A 3-year pilot program that rewarded oncologists for improving outcomes and efficiency-rather than administering drugs-significantly reduced overall costs without lowering quality of care.
A 3-year pilot program that rewarded oncologists for improving outcomes and efficiency-rather than administering drugs-significantly reduced overall costs without lowering quality of care, researchers reported.
During the study ending in 2012, five large oncology groups working with UnitedHealthcare were given upfront one-time payments for patients’ care, regardless of the type or number of drugs administered during treatment. At the end of the pilot, overall costs dropped by 34% to $64.8 million compared with the estimated cost under a fee-for-service system, despite an unexpected 179% jump in drug costs. The results were published in the July 8 Journal of Oncology Practice.
For the study, participating practices provided clinical data to the payer on a total of 810 patients with lung, breast, and colon cancers in order to create 19 clinical episode payment categories with predefined chemotherapy regimens. The groups also helped develop more than 60 related quality and cost measures that were used to compare data across groups and measure outcomes.
By reimbursing oncologists for episodes of care and paying for drugs based on the average sales price, the study aimed to eliminate the link between drug selection and physician income. Practices could increase their episode payments only by lowering overall cost or improving patient survival; they had no financial incentive to select expensive drugs but were still protected from loss by being reimbursed for their costs of acquisition.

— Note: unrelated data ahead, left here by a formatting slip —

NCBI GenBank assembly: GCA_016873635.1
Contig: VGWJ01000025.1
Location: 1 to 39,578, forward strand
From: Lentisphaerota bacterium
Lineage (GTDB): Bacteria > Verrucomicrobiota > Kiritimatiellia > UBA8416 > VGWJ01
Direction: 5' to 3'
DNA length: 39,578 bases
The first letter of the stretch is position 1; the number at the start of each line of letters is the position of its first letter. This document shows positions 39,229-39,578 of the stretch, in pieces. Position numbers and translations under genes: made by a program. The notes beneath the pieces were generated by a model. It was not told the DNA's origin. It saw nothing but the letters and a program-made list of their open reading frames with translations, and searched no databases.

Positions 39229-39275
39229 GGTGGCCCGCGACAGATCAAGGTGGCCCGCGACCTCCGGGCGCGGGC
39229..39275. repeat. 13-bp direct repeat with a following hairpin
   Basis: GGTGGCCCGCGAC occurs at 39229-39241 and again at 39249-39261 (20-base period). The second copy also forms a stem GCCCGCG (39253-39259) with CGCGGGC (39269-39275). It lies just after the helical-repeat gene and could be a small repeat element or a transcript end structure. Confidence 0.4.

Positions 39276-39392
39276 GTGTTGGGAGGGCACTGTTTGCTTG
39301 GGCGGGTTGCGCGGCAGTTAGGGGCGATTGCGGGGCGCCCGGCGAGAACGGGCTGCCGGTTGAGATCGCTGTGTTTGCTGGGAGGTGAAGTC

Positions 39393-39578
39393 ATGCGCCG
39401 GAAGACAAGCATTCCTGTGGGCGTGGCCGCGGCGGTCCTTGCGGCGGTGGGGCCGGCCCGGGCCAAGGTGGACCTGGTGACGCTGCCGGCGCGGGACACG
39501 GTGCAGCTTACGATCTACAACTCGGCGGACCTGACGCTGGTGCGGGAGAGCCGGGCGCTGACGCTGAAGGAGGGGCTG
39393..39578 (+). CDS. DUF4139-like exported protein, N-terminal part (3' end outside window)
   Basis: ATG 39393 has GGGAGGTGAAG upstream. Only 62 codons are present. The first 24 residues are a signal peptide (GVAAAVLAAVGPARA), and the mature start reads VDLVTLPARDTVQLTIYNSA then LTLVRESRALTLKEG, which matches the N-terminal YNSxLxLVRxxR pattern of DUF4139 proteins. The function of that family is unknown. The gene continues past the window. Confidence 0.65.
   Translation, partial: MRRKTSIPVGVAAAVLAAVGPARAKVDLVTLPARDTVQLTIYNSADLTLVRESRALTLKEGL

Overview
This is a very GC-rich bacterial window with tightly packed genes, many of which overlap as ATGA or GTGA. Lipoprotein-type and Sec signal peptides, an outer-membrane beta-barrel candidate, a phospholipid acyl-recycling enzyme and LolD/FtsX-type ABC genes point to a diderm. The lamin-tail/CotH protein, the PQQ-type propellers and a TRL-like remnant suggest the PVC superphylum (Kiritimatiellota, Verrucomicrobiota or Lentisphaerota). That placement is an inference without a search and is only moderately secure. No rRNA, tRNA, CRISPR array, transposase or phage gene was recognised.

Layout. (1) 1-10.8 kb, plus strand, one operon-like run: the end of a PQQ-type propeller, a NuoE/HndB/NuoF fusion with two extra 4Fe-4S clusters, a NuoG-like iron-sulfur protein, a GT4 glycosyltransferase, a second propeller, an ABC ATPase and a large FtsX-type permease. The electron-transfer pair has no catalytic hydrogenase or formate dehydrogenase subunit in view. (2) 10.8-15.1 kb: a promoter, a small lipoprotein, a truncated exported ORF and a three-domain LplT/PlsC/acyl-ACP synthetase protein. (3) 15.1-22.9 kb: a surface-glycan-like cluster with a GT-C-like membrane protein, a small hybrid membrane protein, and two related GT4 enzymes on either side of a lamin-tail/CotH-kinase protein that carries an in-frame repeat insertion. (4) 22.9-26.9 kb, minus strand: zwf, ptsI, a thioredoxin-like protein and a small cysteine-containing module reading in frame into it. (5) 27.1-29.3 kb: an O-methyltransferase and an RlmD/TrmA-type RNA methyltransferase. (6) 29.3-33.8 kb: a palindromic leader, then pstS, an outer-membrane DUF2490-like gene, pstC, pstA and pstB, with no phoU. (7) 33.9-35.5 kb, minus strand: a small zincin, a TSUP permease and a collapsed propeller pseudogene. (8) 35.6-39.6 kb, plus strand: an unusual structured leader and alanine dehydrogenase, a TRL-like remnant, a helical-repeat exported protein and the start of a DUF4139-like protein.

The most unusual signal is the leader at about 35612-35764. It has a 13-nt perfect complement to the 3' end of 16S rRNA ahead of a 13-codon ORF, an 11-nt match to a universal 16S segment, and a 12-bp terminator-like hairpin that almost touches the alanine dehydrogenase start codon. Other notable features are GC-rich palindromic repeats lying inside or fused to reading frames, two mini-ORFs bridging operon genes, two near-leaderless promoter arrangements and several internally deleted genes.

Researchers had expected the strategy to produce lower drug costs but instead drug costs rose by $13 million.
“The increased chemotherapy drug cost was not expected,” study authors wrote. “The episode payment program contains several incentives for decreased chemotherapy costs.” For example, the episode payment for metastatic patients continued every 4 months even if a patient had been switched to palliative care and was no longer receiving chemotherapy.
Instead, practices’ engagement in quality and outcome measurement, along with data sharing among practices, appeared to drive cost savings.
For example, one group learned that follow-up appointments to its clinic were being scheduled several weeks after discharge, leading to frequent readmissions for the same problem. After they began seeing patients within 48 hours of discharge, their hospitalization rates soon dropped.
“Collaboration was an essential element to the success of the pilot,” the authors wrote. “The data for the project were available to all participants. Variation was explicitly discussed as an opportunity for improvement and not a failure of health care delivery. Problem solving involved the participation of physicians, the medical group business executive, nursing staff, and payer staff.”
The results challenge the notion that spending less on care will lead to worse outcomes for patients, the authors said.
“This approach allowed each medical group to seek the solutions that worked best for their environment,” they concluded. “This study proves the essential concept that the cost of care for future generations can be reduced without sacrificing quality.”